DIY Clock-Face Table

Repurposing a vintage clock face preserves it in a way that’s, well, timeless.
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clock table

The salvaged, 19th-century steel clock face was supported on a steel base—a ring attached to legs made from machinist stands—to be given a new life as a striking family-room table, once it was topped with tempered glass.

Digital clocks with a numeric screen display rapidly are replacing analog clocks. Those large clock faces found in municipal and commercial buildings are often discarded rather than maintained. We met a homeowner who admits she has a soft spot for any sort of salvage. When she came across a steel clock face salvaged from a Victorian clock tower in Philadelphia, she wanted it as a focal point for her family room. She found the piece, which is five feet in diameter, at a Connecticut antiques and salvage store called RT Facts. It has been mounted to a base for use as a table.

RT Facts Design & Antiques, Kent, CT: rtfacts.com

architectural salvage clock

Antique analog clock faces are ready for purchase at RT Facts in Connecticut.

The Table Transformation

CLEANING THE METAL
RT Facts owners Natalie and Greg Randall say that when they first purchased the old face it was covered with layers of black, crusty, peeling paint, which they very carefully removed using a propane torch. The stripped steel face was then polished with a 4" wire cup wheel, then burnished with Scotch-Brite pads on a buffing wheel. The clean steel was darkened with JAX Black, an easy-to-use metal darkener, to give it depth and patina. Once the JAX Black was dry, the surface was buffed with a soft cotton cloth (old white T-shirt rags), then burnished once more with fine steel wool. Finally the face was sealed with a catalyzed lacquer to give it a mellow, “burnished steel” finish.

FABRICATING THE BASE
The coffee-table base was fabricated from four antique industrial machinist stands of the same period as the clock. First, rubbing alcohol was used to remove grease and oil from the old machine parts. Then the legs were refinished using the process of stripping, buffing, and burnishing described above.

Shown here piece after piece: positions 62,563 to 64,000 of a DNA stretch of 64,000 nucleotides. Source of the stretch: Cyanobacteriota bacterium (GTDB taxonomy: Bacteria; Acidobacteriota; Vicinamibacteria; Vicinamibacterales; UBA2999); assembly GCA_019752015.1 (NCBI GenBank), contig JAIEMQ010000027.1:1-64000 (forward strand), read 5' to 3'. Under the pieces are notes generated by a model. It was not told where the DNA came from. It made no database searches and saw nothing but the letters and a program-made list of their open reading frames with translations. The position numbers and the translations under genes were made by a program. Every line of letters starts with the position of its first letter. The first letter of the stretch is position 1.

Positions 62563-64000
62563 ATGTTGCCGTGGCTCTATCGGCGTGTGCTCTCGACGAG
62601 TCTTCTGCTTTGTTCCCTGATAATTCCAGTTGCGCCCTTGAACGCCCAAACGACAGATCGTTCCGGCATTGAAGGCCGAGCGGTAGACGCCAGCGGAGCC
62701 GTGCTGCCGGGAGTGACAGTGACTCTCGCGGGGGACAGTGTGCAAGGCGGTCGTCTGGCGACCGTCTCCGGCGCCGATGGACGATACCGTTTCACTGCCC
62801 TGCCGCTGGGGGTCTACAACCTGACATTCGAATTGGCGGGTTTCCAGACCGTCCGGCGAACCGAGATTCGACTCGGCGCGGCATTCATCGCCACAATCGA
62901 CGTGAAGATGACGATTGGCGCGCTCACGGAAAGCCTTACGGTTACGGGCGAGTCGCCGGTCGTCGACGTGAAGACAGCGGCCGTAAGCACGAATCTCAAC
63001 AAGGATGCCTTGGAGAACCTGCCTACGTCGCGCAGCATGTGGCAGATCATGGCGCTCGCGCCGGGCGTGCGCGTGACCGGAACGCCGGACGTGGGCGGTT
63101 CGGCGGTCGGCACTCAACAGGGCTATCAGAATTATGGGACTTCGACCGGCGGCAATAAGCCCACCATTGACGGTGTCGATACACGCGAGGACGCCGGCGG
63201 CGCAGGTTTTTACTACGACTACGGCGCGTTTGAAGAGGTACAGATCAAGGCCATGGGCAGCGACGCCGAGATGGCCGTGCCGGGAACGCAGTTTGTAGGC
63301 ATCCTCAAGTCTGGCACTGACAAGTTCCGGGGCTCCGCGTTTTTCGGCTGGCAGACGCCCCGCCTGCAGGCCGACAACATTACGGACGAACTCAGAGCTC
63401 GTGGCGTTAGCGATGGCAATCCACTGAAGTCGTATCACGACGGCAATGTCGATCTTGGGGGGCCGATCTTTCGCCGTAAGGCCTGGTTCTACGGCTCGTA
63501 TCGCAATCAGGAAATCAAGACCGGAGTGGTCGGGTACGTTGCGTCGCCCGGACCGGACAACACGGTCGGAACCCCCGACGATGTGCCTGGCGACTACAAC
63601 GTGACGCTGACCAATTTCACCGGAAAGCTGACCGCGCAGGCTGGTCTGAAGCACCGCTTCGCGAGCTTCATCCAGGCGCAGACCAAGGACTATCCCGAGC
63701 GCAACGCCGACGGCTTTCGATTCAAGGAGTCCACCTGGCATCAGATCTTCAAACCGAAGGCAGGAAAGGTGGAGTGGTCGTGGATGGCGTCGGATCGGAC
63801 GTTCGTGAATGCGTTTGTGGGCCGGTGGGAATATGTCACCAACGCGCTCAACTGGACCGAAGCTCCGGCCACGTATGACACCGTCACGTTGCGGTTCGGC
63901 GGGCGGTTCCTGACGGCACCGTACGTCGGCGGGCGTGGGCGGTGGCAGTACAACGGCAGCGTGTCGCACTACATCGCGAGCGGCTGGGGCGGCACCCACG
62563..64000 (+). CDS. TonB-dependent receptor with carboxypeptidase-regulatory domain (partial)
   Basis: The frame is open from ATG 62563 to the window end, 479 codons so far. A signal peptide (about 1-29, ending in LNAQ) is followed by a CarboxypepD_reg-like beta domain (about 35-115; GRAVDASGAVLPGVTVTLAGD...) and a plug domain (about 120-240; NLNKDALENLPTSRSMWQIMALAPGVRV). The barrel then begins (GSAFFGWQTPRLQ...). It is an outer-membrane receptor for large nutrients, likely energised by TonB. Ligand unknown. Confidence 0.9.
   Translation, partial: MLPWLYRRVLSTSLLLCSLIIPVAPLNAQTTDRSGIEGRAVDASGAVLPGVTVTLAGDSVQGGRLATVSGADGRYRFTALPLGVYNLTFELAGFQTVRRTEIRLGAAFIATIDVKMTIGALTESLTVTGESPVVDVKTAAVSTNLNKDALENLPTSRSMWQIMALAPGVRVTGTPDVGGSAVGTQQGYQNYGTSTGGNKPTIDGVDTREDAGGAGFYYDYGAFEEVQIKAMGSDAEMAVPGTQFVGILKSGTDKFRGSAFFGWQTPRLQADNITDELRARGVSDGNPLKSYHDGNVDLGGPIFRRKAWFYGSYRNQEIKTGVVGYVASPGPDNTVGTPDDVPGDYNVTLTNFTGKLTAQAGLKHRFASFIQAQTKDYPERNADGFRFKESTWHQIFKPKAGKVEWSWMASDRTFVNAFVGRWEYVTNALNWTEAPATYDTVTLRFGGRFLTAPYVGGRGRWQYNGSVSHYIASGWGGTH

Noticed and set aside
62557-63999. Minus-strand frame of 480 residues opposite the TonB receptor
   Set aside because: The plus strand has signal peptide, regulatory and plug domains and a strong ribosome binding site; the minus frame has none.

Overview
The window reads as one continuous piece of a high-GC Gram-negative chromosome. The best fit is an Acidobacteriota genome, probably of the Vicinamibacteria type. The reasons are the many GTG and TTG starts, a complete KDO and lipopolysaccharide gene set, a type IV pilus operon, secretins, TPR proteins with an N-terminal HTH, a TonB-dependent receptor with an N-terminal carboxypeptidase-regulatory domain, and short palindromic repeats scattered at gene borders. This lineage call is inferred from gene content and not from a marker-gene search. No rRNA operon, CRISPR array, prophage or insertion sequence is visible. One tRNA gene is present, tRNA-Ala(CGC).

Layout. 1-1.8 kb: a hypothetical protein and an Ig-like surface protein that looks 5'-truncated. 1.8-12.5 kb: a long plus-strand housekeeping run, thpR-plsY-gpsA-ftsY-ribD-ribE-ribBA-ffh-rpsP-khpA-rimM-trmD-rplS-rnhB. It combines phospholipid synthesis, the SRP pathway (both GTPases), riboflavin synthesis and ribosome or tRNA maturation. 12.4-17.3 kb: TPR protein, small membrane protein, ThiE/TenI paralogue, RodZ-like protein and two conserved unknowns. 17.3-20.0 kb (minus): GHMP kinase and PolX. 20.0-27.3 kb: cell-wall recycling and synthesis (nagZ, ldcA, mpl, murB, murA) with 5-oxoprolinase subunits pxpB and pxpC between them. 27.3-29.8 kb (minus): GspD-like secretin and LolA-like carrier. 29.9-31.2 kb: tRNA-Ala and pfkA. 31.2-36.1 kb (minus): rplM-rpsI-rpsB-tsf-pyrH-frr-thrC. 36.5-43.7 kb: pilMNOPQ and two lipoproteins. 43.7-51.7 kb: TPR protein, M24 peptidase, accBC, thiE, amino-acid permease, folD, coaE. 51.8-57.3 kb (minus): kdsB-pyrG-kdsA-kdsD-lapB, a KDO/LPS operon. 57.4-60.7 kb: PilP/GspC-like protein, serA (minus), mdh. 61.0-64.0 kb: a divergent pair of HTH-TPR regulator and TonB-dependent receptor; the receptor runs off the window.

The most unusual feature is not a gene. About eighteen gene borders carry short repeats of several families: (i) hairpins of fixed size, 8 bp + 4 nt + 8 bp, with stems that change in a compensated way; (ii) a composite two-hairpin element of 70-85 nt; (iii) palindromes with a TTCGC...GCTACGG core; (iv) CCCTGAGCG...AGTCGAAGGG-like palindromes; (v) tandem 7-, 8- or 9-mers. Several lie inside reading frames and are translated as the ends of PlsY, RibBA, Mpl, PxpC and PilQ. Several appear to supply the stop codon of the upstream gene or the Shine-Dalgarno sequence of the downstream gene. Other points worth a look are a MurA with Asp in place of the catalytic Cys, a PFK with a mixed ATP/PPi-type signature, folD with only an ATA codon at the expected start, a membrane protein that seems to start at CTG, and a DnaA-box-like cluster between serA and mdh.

The coffee-table base was fabricated from four antique industrial machinist stands of the same period as the clock. First, rubbing alcohol was used to remove grease and oil from the old machine parts. Then the legs were refinished using the process of stripping, buffing, and burnishing described above.

Rusted clock

People have kept track of time for many millennia.

MAKING A RING FRAME
To support the clock face on the base, a ring was custom made from hand-rolled steel, measured to fit the inside diameter of the clock dial. A second, smaller ring secured the feet of the legs underneath. The Randalls note that the table’s construction was purposely designed to make it easy to take apart, so that the large object can be moved and fit through doorways and in elevators.

ADDING A GLASS TOP
Working with designer Charles Klein, the homeowner commissioned a heavy glass top to be made of ¾" Starphire low-iron glass. (The low level of iron oxide mitigates the greenish tint often seen in thicker glass, especially at edges.) A flat, polished edge was specified for safety. The surface was coated with Spanguard Glass Protector to help it resist scratches.

Telling Time 

People have kept track of time for many millennia. Sundials used in ancient Greece and elsewhere read a shadow that moved as the sun made its trajectory in the sky. The first mechanical clocks with oscillating parts appeared ca. 1300. Clocks and clock-making became commonplace in the 15th and 16th centuries, when spring-driven mechanisms were invented. Pendulum clocks invented in 1656 improved the accuracy of timekeeping further and marked the beginning of modern clocks. An analog (rather than digital) clock usually has a round face with moving hour and minute hands.

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